How to Read Books

1. My favorite piece of advice on how to read books was given by Francis Bacon: “Read not to contradict and confute; nor to believe and take for granted; nor to find talk and discourse; but to weigh and consider.”

2. “Read nothing that you do not care to remember, and remember nothing you do not mean to use.” (John Stuart Blackie)

3. “It is well to read everything of something, and something of everything.” (Henry P. Brougham)

4. Apply what you learn. Don’t expect self-help books to work if you don’t.

5. Plan your reading and read with a purpose.

Additional Words of Advice about Reading

1. Don’t neglect reading books that were written before you were born or earlier. All books, regardless of their age, are new when read for the first time.

2. “A good book, in the language of the book-sellers, is a salable one; in that of the curious, a scarce one; in that of men of sense, a useful and instructive one.” (Oswald Chambers)

3. “Books, like friends, should be few and well chosen. Like friends, too, we should return to them again and again for, like true friends, they will never fail us ─ never cease to instruct ─ never cloy.” (Charles Caleb Colton) As Charles Caleb Colton suggests, we should reread good books several times during our lifetime, An important reason for doing so is that we are no longer the same person when we reread it, so each new reading will provide fresh insights.

4. Build a personal library of your favorite books so you will be able to follow the advice of (William) Robertson Davies, “A truly great book should be read in youth, again in maturity and once more in old age, as a fine building should be seen by morning light, at noon and by moonlight.”

5. With the vast number of books available, choose what you read carefully. Why spend time poring over useless information when you could use the same time to grow in knowledge, understanding, and wisdom?

6. Potentially, books are treasures, but one that is shut is nothing but a doorstop.

7. If we fail to read good books, how are we any better than an illiterate person?

8. Sometimes one reads a book on procrastination in order to procrastinate! Don’t use reading as an excuse to avoid responsibilities.

9. “It is better to read a little and ponder a lot than to read a lot and ponder a little.” (Denis Parsons Burkitt)

10. Read one book at a time. To learn efficiently, it is better to focus on one subject at a time. If we try to read several books at once, we divide our attention, absorbing less material from each book.

11. “Always read something that will make you look good if you die in the middle of it.” (P. J. O’Rourke) I couldn’t resist including this humorous quote, which applies to Elvis Presley. You see, despite his ignoble death (a drug overdose in his bathroom), it became noble because of what he was reading at the time of his death, which was the spiritual classic, The Impersonal Life, by Joseph S. Benner.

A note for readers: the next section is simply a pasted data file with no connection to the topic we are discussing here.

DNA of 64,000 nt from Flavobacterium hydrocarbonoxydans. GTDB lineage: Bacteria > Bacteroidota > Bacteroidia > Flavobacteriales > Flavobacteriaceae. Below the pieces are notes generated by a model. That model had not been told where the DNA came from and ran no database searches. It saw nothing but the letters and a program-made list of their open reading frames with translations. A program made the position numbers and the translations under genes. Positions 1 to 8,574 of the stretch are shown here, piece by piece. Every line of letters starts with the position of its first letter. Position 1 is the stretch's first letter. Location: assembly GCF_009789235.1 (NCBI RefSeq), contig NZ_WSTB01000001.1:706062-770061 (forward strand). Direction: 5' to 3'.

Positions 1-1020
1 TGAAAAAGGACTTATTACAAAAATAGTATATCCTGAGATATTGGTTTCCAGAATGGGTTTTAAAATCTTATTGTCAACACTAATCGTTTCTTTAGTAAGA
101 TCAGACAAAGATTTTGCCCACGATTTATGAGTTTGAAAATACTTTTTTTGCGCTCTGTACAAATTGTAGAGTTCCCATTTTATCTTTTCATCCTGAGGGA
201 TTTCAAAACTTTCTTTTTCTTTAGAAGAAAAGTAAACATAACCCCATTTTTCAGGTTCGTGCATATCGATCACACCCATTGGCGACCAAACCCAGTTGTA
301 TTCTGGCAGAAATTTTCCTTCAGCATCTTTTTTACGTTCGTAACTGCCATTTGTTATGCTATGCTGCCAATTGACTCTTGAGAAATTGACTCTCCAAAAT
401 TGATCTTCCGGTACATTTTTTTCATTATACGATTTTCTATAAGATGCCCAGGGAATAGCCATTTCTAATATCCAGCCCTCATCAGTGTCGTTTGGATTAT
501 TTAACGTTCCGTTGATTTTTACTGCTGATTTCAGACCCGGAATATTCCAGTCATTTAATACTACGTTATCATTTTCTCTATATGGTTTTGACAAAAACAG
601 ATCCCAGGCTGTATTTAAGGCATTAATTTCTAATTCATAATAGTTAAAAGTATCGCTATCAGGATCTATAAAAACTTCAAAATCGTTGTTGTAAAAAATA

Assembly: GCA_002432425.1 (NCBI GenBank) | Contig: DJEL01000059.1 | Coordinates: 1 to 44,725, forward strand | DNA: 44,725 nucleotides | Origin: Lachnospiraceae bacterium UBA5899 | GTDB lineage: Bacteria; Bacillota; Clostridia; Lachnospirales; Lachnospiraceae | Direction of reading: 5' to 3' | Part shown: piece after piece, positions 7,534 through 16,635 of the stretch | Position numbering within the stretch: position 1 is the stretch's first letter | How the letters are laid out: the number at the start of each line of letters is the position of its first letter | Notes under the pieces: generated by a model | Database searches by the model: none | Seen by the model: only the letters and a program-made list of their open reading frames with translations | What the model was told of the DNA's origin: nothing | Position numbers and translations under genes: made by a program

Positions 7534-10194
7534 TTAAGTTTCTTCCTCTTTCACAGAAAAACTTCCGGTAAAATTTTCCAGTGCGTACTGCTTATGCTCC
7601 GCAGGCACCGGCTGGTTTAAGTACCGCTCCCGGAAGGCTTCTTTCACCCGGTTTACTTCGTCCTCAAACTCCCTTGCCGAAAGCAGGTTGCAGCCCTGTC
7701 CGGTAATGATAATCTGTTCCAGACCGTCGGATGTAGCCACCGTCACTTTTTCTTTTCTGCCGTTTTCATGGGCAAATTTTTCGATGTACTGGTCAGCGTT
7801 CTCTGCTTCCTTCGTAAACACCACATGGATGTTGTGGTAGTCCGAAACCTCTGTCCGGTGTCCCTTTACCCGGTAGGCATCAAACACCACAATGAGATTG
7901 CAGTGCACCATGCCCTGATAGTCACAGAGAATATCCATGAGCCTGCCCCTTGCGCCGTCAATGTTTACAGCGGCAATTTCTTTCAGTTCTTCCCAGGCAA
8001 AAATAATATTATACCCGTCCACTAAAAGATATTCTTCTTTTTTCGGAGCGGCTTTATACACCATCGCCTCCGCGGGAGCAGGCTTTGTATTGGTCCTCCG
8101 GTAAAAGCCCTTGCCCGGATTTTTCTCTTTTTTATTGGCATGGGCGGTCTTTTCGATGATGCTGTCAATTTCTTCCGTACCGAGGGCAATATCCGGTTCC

Just as we can judge people by the company they keep, we can learn more about them by the books they read. And whenever you meet bright people and wish to become more like them, find out what books they read.

You probably agree with Marcus Tullius Cicero that “A room without books is like a body without a soul.” To enjoy the benefits of reading at little cost, get a library card. And if you already have one, use it more often.

Also, may we all enjoy TV as much as Groucho Marx who said, “I find television very educating. Every time somebody turns on the set, I go into the other room and read a book.”

References

Make It Stick: The Science of Successful Learning by Peter C. Brown,‎ Henry L. Roediger III,‎ and Mark A. McDaniel

The Art of Learning: An Inner Journey to Optimal Performance by Josh Waitzkin

Accelerated Learning: How to Learn Any Skill or Subject, Double Your Reading Speed and Develop Laser Sharpe Memory─ Instantly by James Horton

How to Improve the Quality of Your Life?: A Comprehensive Approach and Guide to Well-Being By Dr. Joseph Adrien Emmanuel DEMES M.D. M.P.H. Ph.D.

The New Science of Learning: How to Learn in Harmony with Your Brain By Terry Doyle and Todd Zakrajsek

Adult Learning: Linking Theory and Practice by Sharan B. Merriam and Laura L. Bierema

VIDEOS

Top 10 Free Online Library Websites

how to improve learning skills – how to learn effectively

https://www.youtube.com/watch?v=qHpuMZbTGmk

Barbara Oakley: Learning how to learn

Chuck Gallozzi lived, studied, and worked in Japan for 15 years, immersing himself in the wisdom of the Far East and graduating with B.A. and M.A. degrees in Asian Studies. He is a Certified NLP Practitioner, speaker, seminar leader, and coach. Corporations, church groups, teachers, counselors, and caregivers use his more than 400 articles as a resource to help others. Among his diverse accomplishments, he is also the Grand Prix Winner of a Ricoh International Photo Competition, the Canadian National Champion of a Toastmasters International Humorous Speech Contest, and the Founder and Head of the Positive Thinkers Group that has been meeting at St. Michael’s Hospital, Toronto since 1999. His articles are published in books, newsletters, magazines, and newspapers. He was interviewed on CBC’s “Steven and Chris Show,” appearing nationally on Canadian TV. Chuck can be contacted at chuck.gallozzi@rogers.com. View his photography at https://500px.com/chuckgallozzi. This article cannot be re-published without permission.

https://personal-development.com